Rob Ackerman is the principal of the Lane Elementary School in Bedford, MA. Twitter: @Akee123

Promoting Visual Literacy with Haiku Deck - Guest Post

Update: Haiku Deck is now available as a web app and as an iPad app. 

“We live and work in a visually sophisticated world, so we must be sophisticated in using all the forms of communication, not just the written word.” ~George Lucas in Edutopia

As access to the creation and consumption of digital media increases, educators must embrace an expanded view of literacy. Teaching the skills of reading and writing is no longer enough. Students need to be able to use images as a currency for exchanging feelings, stories, and opinions with the world at large.

Further, as scientists learn more about how our brains work, it appears that many learners are hardwired to understand visually depicted ideas. Recent research from National Academies Press reminds us that using words and pictures (as compared to words alone) boosts generative processing which leads to lasting learning.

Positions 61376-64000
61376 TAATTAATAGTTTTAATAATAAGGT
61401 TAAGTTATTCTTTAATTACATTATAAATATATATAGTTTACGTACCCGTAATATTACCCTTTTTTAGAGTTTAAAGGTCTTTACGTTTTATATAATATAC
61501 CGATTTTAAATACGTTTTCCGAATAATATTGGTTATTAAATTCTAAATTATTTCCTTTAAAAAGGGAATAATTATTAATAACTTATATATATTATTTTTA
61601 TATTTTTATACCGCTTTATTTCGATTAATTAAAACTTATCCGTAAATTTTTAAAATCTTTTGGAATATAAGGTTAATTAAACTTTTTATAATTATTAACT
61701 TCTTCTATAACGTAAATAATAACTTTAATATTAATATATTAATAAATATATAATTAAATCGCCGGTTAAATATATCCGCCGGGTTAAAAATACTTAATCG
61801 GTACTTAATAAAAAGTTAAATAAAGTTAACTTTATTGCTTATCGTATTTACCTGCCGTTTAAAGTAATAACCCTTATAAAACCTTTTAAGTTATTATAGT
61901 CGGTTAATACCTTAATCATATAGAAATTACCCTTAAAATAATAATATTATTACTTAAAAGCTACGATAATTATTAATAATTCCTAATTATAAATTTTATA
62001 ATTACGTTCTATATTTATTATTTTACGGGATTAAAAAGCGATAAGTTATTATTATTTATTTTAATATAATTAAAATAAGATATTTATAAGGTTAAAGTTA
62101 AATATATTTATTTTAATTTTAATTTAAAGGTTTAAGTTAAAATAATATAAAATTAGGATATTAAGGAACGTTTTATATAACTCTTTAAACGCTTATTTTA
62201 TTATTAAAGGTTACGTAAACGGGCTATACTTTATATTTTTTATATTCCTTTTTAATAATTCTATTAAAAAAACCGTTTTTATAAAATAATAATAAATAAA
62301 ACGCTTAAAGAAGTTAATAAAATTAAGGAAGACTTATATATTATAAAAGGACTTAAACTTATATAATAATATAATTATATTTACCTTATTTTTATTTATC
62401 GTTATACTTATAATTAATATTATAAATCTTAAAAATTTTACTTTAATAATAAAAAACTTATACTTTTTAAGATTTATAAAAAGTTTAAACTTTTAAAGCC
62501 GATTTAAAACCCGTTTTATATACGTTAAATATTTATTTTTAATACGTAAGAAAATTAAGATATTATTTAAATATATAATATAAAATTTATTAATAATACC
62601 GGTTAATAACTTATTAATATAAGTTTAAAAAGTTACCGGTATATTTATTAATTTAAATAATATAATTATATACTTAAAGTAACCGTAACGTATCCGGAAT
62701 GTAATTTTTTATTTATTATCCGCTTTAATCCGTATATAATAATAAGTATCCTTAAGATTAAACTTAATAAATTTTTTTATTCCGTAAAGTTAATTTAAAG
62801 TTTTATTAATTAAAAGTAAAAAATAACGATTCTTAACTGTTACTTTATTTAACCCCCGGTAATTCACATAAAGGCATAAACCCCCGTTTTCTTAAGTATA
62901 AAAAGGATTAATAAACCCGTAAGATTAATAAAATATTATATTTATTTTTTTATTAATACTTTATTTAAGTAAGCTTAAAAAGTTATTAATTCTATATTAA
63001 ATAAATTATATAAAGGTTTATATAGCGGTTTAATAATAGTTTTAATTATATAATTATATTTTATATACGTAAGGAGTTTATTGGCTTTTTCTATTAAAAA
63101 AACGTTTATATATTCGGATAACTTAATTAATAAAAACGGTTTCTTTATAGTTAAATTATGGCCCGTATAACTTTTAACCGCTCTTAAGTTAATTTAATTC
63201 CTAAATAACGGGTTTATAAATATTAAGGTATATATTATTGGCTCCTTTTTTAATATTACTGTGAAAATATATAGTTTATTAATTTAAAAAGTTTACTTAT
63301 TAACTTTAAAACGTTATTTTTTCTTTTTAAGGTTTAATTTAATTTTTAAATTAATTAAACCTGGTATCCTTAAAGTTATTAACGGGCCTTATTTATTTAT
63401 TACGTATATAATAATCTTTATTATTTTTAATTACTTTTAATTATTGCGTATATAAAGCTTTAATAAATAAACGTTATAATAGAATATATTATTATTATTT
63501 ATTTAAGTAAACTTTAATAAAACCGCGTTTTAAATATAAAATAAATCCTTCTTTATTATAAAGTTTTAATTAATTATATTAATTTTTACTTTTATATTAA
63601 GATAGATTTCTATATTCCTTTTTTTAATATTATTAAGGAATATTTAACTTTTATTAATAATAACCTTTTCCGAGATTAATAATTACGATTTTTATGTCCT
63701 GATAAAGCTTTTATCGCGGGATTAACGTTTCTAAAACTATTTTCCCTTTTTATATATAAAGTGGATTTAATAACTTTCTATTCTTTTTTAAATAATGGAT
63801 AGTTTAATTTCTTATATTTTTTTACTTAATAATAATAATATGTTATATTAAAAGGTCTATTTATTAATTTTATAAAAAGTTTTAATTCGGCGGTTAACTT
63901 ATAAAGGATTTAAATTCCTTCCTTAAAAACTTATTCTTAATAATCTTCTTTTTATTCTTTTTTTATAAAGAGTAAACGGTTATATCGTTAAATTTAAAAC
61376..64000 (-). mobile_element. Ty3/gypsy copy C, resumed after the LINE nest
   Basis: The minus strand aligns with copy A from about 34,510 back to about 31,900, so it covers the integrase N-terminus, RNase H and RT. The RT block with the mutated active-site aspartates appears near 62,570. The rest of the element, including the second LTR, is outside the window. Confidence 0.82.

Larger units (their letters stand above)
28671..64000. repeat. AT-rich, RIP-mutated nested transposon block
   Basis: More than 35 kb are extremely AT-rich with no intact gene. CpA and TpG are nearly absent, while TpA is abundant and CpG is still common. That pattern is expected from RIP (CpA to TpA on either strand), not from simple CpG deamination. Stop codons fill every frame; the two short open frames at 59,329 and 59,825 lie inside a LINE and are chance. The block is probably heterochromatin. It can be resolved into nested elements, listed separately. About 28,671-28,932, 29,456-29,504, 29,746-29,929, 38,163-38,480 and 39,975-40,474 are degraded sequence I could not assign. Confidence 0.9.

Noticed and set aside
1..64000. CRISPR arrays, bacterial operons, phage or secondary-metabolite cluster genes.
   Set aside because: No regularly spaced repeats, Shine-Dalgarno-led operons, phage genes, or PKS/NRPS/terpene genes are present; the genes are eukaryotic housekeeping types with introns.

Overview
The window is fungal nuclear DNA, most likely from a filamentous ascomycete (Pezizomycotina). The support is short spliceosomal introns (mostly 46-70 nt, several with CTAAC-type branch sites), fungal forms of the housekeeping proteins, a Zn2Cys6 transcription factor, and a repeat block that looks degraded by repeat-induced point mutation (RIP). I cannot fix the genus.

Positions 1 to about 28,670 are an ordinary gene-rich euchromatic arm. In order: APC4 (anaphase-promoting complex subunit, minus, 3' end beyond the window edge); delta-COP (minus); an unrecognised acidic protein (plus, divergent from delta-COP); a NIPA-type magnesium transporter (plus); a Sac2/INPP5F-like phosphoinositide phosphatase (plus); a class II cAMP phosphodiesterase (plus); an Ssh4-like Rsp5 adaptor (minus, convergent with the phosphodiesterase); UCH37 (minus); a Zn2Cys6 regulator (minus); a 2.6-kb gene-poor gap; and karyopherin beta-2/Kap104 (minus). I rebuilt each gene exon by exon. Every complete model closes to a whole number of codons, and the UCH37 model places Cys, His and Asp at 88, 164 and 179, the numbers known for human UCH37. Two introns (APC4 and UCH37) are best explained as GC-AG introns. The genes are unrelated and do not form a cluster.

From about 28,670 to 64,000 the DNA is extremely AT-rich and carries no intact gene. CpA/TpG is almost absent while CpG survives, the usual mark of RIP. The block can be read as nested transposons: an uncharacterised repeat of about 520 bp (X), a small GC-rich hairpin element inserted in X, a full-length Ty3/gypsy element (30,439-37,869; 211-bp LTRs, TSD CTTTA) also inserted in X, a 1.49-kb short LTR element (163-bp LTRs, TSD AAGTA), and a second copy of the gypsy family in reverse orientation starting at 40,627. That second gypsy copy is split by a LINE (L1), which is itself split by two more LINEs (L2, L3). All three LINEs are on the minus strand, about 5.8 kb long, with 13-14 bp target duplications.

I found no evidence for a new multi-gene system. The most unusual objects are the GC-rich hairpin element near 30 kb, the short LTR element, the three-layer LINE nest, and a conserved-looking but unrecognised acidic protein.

So... maybe a picture is not worth a thousand words. Perhaps a picture is worth a thousand ideas?

Recently, I’ve been trying out Haiku Deck as a teacher and a learner. Essentially, I’m telling stories through images.

If you haven’t used Haiku Deck before, it’s a free iPad app that makes beautiful slide presentations. You can only fit a word several words or a phrase on each slide, forcing you to communicate primarily through images. The constraints of the app actually promote visually literate presentations.

With Haiku Deck, you can upload your own photos or search their large gallery of images with Creative Commons licenses for non-commercial reuse. Their gallery is a powerful tool, and my students this semester have really enjoyed the high quality selection!

Once you’ve finished creating your masterpiece, it’s easy to spread your message digitally. You can share your slides on your social media networks, embed your slides on your blog, or download your slides for offline use.

Here’s a short slide deck that I created using Haiku Deck: Created with Haiku Deck, the free presentation app for iPad

If you are an iPad user, be sure to check out Haiku Deck. It’s a great way to share your story through beautiful, impactful pictures!

Kristen Swanson is a learner, leader, author, and teacher. She works alongside Grant Wiggins to help teachers use Understanding by Design. Kristen recently published Professional Learning in the Digital Age: An Educator’s Guide to User Generated Learning. Kristen is one of the original founders of the Edcamp movement, and she is also a Google Certified Teacher. You can find Kristen online at